Call it a hunch, but I suspect many non-comic geeks are going to be asking this question over the next few weeks:
Who is Thanos, AKA, the man with the purple grin?
Thanos was created by comic writer/ artists Jim Starlin in Iron Man 55.
Those who studied psychology might recognize his name’s connection to the thanatos complex, or death drive. While students of mythology will know that Thanatos (Thanatus in Latin) is the embodiment of death. At this point you might be noticing a pattern.
Thanos is a character obsessed with death. Literally. He spent his villainous career courting Death (a purple cloaked skeletal god of death in the Marvel Universe). His obsession has led him to kill a lot of people in hopes of winning her affection.
In terms of strength, durability, and energy projection he’s on the of the most powerful characters in the Marvel Universe. However his intellect is his most potent weapon. Thanos stories always involve grandiose schemes that play-out over many issues (a trait common of many Starlin characters and comics). What sets Thanos apart from most other villains is that his plans generally work perfectly. When he is defeated it’s usually because he doesn’t feel he is worthy of Death’s love, and allows his opponents to win in some way (my over-simplification makes it sound less interesting that it is).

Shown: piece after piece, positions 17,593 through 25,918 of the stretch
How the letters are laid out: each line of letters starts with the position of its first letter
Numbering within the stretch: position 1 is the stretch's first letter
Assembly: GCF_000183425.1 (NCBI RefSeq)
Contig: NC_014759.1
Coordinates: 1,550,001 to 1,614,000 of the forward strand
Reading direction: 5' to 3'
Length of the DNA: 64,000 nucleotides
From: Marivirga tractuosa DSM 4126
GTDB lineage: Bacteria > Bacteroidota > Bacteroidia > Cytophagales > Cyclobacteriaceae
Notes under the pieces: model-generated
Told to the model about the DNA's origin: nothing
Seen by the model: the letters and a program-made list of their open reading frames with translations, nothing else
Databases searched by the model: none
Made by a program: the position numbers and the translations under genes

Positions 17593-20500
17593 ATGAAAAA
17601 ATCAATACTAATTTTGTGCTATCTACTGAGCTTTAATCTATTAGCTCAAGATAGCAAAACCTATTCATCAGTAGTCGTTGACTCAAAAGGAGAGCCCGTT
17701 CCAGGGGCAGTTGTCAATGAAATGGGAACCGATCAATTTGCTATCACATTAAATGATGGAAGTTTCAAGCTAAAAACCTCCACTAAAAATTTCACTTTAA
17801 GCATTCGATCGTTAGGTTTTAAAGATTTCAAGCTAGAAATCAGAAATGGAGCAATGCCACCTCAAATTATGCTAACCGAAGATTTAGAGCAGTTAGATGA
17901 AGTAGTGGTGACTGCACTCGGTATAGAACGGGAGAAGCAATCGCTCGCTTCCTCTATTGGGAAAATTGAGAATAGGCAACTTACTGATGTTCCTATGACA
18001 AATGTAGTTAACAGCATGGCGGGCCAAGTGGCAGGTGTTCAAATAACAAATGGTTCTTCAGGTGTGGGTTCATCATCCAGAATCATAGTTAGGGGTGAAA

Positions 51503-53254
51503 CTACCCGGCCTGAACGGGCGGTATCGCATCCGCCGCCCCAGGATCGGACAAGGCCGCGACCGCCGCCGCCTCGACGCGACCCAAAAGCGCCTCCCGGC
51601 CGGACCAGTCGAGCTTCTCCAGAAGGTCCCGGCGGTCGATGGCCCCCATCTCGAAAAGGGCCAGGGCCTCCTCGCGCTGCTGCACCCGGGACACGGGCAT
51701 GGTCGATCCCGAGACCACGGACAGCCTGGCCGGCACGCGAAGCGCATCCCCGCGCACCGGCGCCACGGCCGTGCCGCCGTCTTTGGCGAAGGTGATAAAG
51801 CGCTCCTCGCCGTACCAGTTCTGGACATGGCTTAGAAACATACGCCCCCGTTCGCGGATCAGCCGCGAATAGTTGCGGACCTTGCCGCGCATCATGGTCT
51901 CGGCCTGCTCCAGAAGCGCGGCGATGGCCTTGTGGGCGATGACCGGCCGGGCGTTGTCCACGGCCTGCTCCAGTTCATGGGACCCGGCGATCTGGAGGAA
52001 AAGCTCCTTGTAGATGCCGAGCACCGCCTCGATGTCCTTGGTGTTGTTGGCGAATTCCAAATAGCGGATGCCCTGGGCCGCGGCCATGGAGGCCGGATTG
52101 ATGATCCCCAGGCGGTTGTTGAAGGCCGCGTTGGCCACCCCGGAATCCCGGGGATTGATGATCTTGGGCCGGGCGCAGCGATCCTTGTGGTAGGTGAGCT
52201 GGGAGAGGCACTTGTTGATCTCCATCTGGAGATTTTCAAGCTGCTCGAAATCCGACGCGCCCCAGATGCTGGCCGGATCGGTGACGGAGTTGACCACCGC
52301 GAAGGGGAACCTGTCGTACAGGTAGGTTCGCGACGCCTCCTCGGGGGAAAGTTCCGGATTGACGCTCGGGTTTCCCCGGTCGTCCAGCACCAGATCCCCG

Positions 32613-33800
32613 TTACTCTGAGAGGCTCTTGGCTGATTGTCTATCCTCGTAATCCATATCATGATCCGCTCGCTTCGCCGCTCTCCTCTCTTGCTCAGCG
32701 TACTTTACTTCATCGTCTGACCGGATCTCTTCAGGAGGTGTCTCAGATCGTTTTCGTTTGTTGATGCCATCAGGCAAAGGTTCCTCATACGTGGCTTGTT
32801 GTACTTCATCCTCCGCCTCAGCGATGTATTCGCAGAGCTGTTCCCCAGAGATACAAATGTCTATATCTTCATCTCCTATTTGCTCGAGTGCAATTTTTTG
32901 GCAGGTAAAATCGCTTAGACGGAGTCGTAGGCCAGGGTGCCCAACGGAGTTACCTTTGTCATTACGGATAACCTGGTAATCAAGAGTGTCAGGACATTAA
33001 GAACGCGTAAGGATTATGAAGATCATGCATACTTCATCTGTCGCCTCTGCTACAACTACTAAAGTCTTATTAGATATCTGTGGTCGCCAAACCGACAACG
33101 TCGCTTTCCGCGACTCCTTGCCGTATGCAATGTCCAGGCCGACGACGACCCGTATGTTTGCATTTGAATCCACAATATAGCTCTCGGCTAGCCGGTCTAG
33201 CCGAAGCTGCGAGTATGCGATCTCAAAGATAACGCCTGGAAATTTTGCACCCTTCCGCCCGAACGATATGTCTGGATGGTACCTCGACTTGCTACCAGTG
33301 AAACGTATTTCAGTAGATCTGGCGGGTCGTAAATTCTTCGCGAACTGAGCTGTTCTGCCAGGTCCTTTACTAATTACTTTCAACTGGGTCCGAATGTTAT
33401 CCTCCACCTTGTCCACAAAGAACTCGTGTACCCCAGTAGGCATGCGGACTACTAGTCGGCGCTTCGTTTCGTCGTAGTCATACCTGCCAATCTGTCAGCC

Thanos is a total badass of a character, and has been one of my favorite characters for many years.
His stories are deeply psychological, and very twisted. He’s the kind of character that Joss Whedon could have a lot of fun with if he were to perhaps stick around for an Avengers sequel.
If Thanos interests you, you should checkout Infinity Gauntlet. This is the definitive Thanos story, and one of the most fun superhero tales ever told.